In the last month, I’ve had many conversations with clients, potential clients and other women in my life. Something I keep hearing is that women are concerned that self-care is selfish.
“If I spend time on myself, won’t other people think I’m not there for them?”
“Won’t they think I’m too into myself?”
“How can I really care for others if I’m spending time on me?”
“Isn’t it selfish to want more than I’ve got?”
“If I do what’s right for me, won’t other people get hurt?”
I’ve written this post many times in my head already, and every time, it gets me riled up! Thank goodness I’m writing it for real this time so I can move on.
Warning: This is going to be blunt. If any part of this message seems to hurt or cause a trigger, it’s most likely because it’s true. If you’re feeling fragile today, you might want to save it for another...
I just love a fresh start, don’t you? I hope you’re enjoying the lightness and possibility that comes along with the beginning of a new year.
Next, I have to say thank you to every one who joined in the fun of the Year End Review and the Conscious New Years Celebration. Man were they good!!! And it was lovely to see your shining faces, even if they were on a screen.
This week, we’re going to do something a little different. Once in a while, very occasionally, I’ll recommend a resource that’s made an impact in my life. That’s what I want to do this week.
8 years ago, I came across a program called Your Year of Miracles that was being taught by Marci Shimoff and Debra Poneman. I was pretty sure that I knew everything they were going to teach (hello dear ego!) but my heart nudged me to join anyway.
Good thing, because it revolutionized my life and I’ve been involved in Your Year of Miracles ever since.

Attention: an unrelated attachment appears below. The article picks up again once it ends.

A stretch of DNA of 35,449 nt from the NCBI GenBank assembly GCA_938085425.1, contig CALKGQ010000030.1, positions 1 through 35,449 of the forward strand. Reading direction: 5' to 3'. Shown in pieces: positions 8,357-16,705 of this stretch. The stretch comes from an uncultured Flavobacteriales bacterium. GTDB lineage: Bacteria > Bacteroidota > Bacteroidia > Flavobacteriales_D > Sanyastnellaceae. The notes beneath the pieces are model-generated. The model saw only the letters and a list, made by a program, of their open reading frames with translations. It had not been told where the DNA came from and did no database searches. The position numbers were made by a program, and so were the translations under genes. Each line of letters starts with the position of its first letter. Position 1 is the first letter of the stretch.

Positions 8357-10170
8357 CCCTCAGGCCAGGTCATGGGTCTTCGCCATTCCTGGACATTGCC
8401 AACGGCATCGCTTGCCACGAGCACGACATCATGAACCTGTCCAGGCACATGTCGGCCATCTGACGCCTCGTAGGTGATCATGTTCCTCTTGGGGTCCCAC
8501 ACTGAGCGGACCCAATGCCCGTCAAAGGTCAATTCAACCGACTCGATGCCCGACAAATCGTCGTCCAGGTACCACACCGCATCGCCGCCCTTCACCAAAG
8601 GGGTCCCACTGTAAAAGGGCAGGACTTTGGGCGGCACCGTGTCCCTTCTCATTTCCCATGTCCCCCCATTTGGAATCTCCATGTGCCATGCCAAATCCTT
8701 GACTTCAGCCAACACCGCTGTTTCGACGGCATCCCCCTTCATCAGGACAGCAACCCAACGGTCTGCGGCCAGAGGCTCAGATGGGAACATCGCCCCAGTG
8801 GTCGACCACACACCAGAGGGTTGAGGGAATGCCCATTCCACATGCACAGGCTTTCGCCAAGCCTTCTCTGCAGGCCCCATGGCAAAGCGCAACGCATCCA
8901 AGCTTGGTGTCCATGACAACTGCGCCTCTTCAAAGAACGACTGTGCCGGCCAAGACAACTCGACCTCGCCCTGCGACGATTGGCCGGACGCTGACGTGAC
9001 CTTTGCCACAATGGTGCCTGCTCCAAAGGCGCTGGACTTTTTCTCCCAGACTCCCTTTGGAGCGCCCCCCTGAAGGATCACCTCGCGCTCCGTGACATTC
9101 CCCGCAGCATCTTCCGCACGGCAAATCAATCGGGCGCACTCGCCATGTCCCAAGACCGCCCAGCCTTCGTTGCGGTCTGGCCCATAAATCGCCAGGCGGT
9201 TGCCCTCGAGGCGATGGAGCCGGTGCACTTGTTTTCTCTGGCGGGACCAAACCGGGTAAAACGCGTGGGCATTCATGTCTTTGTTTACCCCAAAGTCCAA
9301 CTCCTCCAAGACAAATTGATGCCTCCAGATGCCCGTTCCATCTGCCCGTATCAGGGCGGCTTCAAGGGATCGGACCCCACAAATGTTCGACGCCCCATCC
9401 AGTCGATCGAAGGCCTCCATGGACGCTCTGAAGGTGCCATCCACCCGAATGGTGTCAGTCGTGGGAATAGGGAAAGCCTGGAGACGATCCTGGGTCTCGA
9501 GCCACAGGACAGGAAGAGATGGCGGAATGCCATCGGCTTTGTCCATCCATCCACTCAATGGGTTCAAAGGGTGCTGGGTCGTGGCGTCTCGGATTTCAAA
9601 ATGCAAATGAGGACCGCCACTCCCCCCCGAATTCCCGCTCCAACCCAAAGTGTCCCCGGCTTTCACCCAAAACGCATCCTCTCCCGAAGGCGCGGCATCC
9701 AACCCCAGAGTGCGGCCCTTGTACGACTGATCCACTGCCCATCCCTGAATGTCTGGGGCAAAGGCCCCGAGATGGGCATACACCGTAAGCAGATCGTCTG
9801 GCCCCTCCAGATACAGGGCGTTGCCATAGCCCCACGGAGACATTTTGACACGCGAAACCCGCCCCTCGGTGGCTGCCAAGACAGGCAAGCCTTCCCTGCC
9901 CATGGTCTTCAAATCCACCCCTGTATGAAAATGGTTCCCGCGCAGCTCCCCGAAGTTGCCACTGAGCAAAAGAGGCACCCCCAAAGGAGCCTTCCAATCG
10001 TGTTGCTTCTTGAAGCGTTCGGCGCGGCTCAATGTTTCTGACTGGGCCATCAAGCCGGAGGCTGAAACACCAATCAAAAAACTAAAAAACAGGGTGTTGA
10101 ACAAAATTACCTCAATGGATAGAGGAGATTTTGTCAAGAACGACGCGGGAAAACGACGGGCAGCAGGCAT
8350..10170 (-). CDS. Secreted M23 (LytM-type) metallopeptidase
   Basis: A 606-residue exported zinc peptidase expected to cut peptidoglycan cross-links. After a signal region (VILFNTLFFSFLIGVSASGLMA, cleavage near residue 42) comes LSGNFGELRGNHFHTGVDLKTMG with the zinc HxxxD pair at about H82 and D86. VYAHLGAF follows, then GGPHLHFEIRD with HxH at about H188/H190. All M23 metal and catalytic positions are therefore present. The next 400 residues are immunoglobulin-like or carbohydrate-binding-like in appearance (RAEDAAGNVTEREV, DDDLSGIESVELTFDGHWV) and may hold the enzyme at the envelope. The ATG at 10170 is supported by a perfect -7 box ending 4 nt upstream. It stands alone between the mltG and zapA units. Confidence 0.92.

Emotional suppression is the root of pretty much all illness, dis-ease, chronic issues and injuries.
It stands to reason then, that one would wish to learn how to not suppress emotions, right?
I’ve got 2 related stories to tell you and then I’ll share how to receive emotions rather than push them away.
Ready? OK! (that totally reminded me of the very brief stint I had as a cheerleader in grade 7)
I received an email from someone last week who informed me that she would be unsubscribing from my messages due to the misinformation I spread in that particular email.
My mind went through a whole reel of reasons why I shouldn’t take her message personally. This is the cheerleader part of my mind. Let’s call her Star.
“It says more about her than it does about you,” Star tried to convince me.
“It’s good for people to unsubscribe when they no longer want to hear from you.”
“You don’t need to feel hurt. She...
Last week, we got into the spirit of Outrageous Gratitude and looked for the gifts of this Year of Years. If you missed part 1 of the 12 gifts, click here (if you want to read it, that is; if you’re ok with just part 2, then by all means don’t click. And congrats on your lack of FOMO!).